Each delirious episode began in the same adroitly subversive way — with a torrent of TV sets hurtling out apartment windows.
And the bombastic voiceover that followed was a beacon to all diehard comedy nerds: “SCTV is on the air!”
For any TV junkie who grew up in the ’70s, the wildly inventive sketch series defined Canadiana and our uniquely outsider perspective in a whole new hilarious way.
And its cast of kooks — among them a hyperactive man-child named Ed Grimley, a leopard print-clad station boss named Edith Prickley and a couple of dim-witted hosers named Bob and Doug — would become unlikely ambassadors for the brainy but funny artists, musicians, actors and writers raised in the Great White North.
Today, its stars are legendary: the late John Candy, Catherine O’Hara, Eugene Levy, Dave Thomas, the U.S.-bred Andrea Martin, Joe Flaherty and the late Harold Ramis, as well as later Canadian cast members Martin Short and Rick Moranis.
Back then, they were just a group of pals who loved to make each other laugh, former head writer Ramis recounted in one interview that can be found online.
“We just pleased ourselves (with) what we thought was funny and I think that led us to a kind of comedy that was later acknowledged — even by people at Saturday Night — as being slightly more inspired or freer or smarter or something,” Ramis said of a wildly talented crew that debuted in the shadow of NBC’s slicker late night showcase, which would later come to be known as Saturday Night Live.
“Saturday Night people always paid lip service to SCTV saying we were really the funny show but it was a little like being the comedians’ comedians, or playing to the band in a certain way. The audience might not have gotten what we were doing but other comedy people seem to have really appreciated it and real hardcore comedy fans knew every scene that we did.”
The cast was drawn from the nascent Toronto branch of Chicago’s famed Second City improvisational theatre.
And its modest beginnings mirrored the cheap and hapless TV station it parodied, set in the fictional town of Melonville where it seemed anything could, and did, happen.
When it launched on just a handful of Global stations in southern Ontario in September 1976, it had no stars, no sponsors, and barely enough funds to pull together a bare bones show. It would go on to a disjointed run that often teetered on cancellation until its demise in 1984.
But a genius premise gave the young cast licence to run wild with demented characters.
There was Candy’s smooth-talking network star Johnny LaRue; Short’s deluded albino lounge singer Jackie Rogers, Jr.; O’Hara’s big-haired entertainer Lola Heatherton; Candy and Levy’s inane polka duo Yosh and Stan Schmenge; and Thomas and Martin’s marble-mouthed hucksters Tex and Edna Boil, the owners of various small businesses forever imploring viewers to “Come on down!”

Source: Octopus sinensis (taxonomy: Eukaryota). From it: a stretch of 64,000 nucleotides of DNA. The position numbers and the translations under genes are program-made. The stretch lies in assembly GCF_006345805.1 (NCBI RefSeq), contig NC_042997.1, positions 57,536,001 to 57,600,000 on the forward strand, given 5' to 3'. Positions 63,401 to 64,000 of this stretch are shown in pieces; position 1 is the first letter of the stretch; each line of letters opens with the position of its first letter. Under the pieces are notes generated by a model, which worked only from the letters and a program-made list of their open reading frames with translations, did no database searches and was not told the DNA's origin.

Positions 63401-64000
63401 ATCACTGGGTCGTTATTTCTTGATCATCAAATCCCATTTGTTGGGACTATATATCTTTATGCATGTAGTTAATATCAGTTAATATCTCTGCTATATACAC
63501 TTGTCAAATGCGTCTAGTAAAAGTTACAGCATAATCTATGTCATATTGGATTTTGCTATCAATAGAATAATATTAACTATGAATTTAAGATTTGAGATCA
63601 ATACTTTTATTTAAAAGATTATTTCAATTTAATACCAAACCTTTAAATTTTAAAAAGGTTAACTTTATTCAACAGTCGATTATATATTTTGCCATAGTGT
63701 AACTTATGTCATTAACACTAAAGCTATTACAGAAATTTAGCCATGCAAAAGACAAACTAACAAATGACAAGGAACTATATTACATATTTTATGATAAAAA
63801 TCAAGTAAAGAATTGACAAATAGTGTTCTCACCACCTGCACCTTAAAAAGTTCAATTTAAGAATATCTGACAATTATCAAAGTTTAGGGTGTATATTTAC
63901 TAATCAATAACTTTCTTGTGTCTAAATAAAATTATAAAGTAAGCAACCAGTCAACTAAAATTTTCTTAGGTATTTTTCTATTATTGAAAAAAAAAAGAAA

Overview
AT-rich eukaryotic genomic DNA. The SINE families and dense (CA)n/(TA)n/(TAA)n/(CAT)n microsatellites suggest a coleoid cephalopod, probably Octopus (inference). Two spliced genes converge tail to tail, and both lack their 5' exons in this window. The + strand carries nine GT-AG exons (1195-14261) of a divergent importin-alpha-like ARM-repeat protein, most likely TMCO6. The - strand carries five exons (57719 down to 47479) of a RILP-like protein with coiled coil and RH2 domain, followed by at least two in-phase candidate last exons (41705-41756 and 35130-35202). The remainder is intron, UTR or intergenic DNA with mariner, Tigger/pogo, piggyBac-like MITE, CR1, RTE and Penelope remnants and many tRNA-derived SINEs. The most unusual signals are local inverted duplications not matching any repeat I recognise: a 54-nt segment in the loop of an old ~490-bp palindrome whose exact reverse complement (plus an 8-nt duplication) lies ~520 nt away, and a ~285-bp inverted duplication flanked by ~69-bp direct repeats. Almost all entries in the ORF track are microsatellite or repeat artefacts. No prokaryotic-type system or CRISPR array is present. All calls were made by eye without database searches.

The humour was undeniably silly, but deceptively smart as it took viewers — the first generation to be reared on TV — behind the scenes with sharp satire that riffed on celebrity, fame, the media and pop culture.
It was shameless and subversive, and thanks to the fact few skits were particularly topical, went on to stand the test of time in a way few comedies of the era would.
Levy says SCTV was just following in a grand tradition of biting Canadian satire.
“I don’t know if that’s because we were part of the Commonwealth back when and there’s a bit more of a British edge to our sensibility, but there’s always been — going back to when I was still a kid watching late night shows on CBC like Night Cap — very kind of hot, hip shows that you always found really kind of smart and extremely funny,” says Levy.
“In the early ’70s a bunch of great people certainly came out of Toronto around the time I was hanging around here — the John Candys and Dan Aykroyds and Marty Shorts — it was really ripe comedically speaking and then shortly after our little burst you had Kids in the Hall which had their show on as well, which to me again really had that kind of British sensibility to it, almost Python-esque in a way.”
Echoes of SCTV would reverberate decades later — it’s hard not to see Levy’s take on a mustachioed, frustrated game show host Alex Trebek in Will Ferrell’s similarly themed version of Alex Trebek for SNL’s Celebrity Jeopardy! or view the surreal antics of modern-day reality TV as unwitting re-enactments of scraps between SCTV’s over-blown and over-exposed personalities.
Matt Groening, creator of The Simpsons, is said to have drawn inspiration for the loony residents of Springfield from SCTV’s Melonville and Conan O’Brien has said it was the biggest influence on his comedy career.
Without it, there arguably would have been no The Kids in the Hall, The Ben Stiller Show, nor Mr. Show With Bob and David.
Even legendary crooner Tony Bennett has touted it for launching a career comeback in the 1980s, when he appeared alongside Bob and Doug for their disastrous (natch) variety show.
Yuk Yuk’s founder Mark Breslin says the series emerged during a magical time for Canada’s burgeoning comedy scene.
“It’s lightning in a bottle in a lot of ways, that era, isn’t it? But that’s also because people didn’t really know what they had in a sense,” says the standup patron, whose comedy clubs helped cultivate future Canuck stars Howie Mandel, Jim Carrey, Norm Macdonald and Tom Green.